John Rebus is now truly retired, suffering from chronic obstructive pulmonary disease, and has sensibly moved into a ground-floor flat in Edinburgh. But he has not left detection behind. While Siobhan Clarke and Malcolm Fox investigate a death with political ramifications in Edinburgh, Rebus is summoned to the north of Scotland to support his daughter, Samantha, who is the prime suspect in the murder of her husband. It looks as though the cases may be linked – many of the players feature in both investigations – but the biggest question of all is whether Rebus will find absolution for all his years of inadequate fathering. There is a sense of warmth and freedom in this novel, as though Rebus’s retirement has liberated his creator as much as himself.
Elly Griffiths exercises her undoubted talent for charm in this modern version of the traditional cosy crime novel. A motley group of friends decide that the death of an elderly woman in a Shoreham care home must be murder and set about working out whodunnit, with the professional assistance of DS Harbinder Kaur and her colleagues in the south and Sergeant Jim Harris and his in Aberdeen. The dead woman was a specialist in fictional murder and gave assistance to several crime novelists, who appear in one guise or another as the story unfolds. The friends are a fellow resident of the care home, Edwin, who is a gay retired broadcaster; Natalka, a Ukrainian carer with a great talent for maths and Bitcoin-dealing; and Benedict, a failed monk who is now making ‘the best coffee in the south’ in a shack on the beach. Their search for the killer involves memories, coincidences, crossword clues and anagrams. The back stories of all the characters add to the charm, and if nothing in the investigation itself seems terribly likely or terribly real, readers who love this kind of playful entertainment won’t care a jot.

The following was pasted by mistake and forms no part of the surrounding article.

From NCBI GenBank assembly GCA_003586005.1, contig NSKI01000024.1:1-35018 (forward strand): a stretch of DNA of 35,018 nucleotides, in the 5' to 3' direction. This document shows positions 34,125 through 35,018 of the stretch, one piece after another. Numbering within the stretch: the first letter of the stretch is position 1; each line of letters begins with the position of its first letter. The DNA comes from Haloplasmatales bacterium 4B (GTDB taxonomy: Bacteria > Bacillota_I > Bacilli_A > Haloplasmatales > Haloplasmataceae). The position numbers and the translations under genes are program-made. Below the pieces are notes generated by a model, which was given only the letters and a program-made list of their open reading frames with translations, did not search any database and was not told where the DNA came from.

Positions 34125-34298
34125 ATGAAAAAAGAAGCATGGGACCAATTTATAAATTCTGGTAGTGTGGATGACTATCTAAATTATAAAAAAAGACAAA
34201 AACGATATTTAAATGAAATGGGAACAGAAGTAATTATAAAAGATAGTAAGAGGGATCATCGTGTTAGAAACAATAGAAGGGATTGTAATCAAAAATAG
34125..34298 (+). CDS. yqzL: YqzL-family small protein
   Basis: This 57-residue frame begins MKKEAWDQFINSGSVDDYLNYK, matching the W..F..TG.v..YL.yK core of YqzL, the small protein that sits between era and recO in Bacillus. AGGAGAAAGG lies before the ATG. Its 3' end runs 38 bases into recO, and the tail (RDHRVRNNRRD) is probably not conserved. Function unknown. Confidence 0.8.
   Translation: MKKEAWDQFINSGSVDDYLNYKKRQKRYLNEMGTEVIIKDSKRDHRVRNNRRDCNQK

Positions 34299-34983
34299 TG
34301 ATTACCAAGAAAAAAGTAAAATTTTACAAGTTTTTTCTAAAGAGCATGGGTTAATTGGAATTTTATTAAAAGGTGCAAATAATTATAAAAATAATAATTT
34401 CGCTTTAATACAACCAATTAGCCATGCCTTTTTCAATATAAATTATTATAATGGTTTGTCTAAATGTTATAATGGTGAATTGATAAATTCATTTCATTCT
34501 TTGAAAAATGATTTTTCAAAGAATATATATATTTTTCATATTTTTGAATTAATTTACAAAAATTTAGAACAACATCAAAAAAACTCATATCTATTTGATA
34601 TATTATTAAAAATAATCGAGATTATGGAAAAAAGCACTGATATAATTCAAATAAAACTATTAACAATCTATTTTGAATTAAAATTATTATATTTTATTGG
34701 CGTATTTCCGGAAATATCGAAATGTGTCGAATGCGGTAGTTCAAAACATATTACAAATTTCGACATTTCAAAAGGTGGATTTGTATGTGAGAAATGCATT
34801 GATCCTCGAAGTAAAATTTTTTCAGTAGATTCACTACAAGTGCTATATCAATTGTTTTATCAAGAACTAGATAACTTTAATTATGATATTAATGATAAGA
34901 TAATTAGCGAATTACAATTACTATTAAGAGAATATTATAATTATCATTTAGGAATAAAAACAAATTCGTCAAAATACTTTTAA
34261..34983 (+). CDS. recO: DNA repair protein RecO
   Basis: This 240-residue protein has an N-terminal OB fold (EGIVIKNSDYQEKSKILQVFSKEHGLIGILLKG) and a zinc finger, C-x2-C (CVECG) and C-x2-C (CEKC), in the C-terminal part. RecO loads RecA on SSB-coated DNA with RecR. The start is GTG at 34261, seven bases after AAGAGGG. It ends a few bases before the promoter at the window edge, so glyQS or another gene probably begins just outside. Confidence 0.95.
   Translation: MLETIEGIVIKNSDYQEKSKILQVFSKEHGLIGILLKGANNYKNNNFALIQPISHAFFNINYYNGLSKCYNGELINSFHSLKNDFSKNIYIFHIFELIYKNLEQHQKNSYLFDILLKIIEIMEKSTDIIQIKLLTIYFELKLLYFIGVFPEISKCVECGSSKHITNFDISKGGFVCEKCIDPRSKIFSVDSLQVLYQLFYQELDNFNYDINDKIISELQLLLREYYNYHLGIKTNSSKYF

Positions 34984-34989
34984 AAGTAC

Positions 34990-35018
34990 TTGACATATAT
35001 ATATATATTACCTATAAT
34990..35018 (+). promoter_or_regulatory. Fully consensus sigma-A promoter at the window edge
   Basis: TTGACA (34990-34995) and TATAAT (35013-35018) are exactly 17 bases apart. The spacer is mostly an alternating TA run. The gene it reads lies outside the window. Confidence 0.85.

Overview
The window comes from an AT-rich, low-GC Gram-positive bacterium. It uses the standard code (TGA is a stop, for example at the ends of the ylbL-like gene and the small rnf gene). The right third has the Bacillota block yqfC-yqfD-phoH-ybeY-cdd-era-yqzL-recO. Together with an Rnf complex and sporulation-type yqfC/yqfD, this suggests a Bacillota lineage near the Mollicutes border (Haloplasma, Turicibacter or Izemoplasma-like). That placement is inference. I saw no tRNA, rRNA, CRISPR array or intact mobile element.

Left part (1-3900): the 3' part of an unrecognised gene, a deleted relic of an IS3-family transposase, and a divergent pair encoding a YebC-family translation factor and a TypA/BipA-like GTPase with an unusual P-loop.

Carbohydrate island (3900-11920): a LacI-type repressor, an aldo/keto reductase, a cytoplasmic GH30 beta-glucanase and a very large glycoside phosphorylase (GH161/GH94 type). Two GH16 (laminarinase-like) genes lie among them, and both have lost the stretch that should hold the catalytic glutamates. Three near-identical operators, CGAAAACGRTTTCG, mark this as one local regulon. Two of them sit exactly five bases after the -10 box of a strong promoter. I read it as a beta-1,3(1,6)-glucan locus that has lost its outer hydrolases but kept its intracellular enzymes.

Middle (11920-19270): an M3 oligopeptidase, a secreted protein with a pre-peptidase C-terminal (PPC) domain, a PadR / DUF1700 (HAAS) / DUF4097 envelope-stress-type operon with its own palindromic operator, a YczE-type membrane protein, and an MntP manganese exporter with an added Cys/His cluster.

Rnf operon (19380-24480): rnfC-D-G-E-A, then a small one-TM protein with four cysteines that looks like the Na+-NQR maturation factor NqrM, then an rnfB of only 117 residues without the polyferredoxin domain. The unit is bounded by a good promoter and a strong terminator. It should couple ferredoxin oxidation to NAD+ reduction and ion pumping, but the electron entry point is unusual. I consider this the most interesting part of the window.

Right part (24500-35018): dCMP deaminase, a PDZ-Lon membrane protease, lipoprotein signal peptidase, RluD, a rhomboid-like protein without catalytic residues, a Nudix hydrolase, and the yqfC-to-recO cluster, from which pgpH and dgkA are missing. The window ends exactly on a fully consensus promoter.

Stuart Turton, whose first novel was the well-received The Seven Deaths of Evelyn Hardcastle, has set his second aboard a ship sailing from Batavia to Amsterdam in the 17th century. The brutality of life on board is vividly described, as the sailors vie with the musketeers, the weather tosses the ship hither and yon, a wife-beating husband terrorises everyone except a surrogate nephew, people die in horrible circumstances and the mark of the Devil keeps appearing on sails and woodwork throughout the ship. Imprisoned in a horrible cell beneath the waterline is Sammy Pipps, an investigator who owes a great deal to Sherlock Holmes in character and skills. Helping him is his Watson, a huge strong man with a scar that looks like the Devil’s mark. This is an imaginative tour de force.
Kia Abdullah’s first novel dealt with a white schoolgirl who claimed she had been raped by a group of Asian boys, only to retract her accusation. Her lawyer, Zara Kaleel, was so disturbed by the case that she abandoned her career and took a job supporting victims of sexual assault. In Truth Be Told, she is approached by a seventeen-year-old pupil at an elite boarding school who says he was raped by a fellow pupil. Kamran Hadid is the clever, suave elder son of a successful businessman and the heiress to a steel fortune. He tries to protect his younger brother from their father’s bullying and their mother’s coldness and high standards. The case is clearly described, as are the background issues of male rape, consent and the pains and miseries of youthful masculinity. The trial itself is gripping. Kamran is an attractive character, which intensifies the tragic outcome. The only thing spoiling an excellent and intelligent novel is the copy-editing. One character receives a bouquet of lilies and fantasises about drawing blood with the thorns. A more interesting mistake comes when the defendant’s counsel is introduced: ‘The barrister for the prosecution was Olivia Hallett, an elegant woman with dark hair.’ Perhaps this reflects a common assumption that complainants in rape cases have to prove their innocence of complicity, but it makes the novel seem less realistic.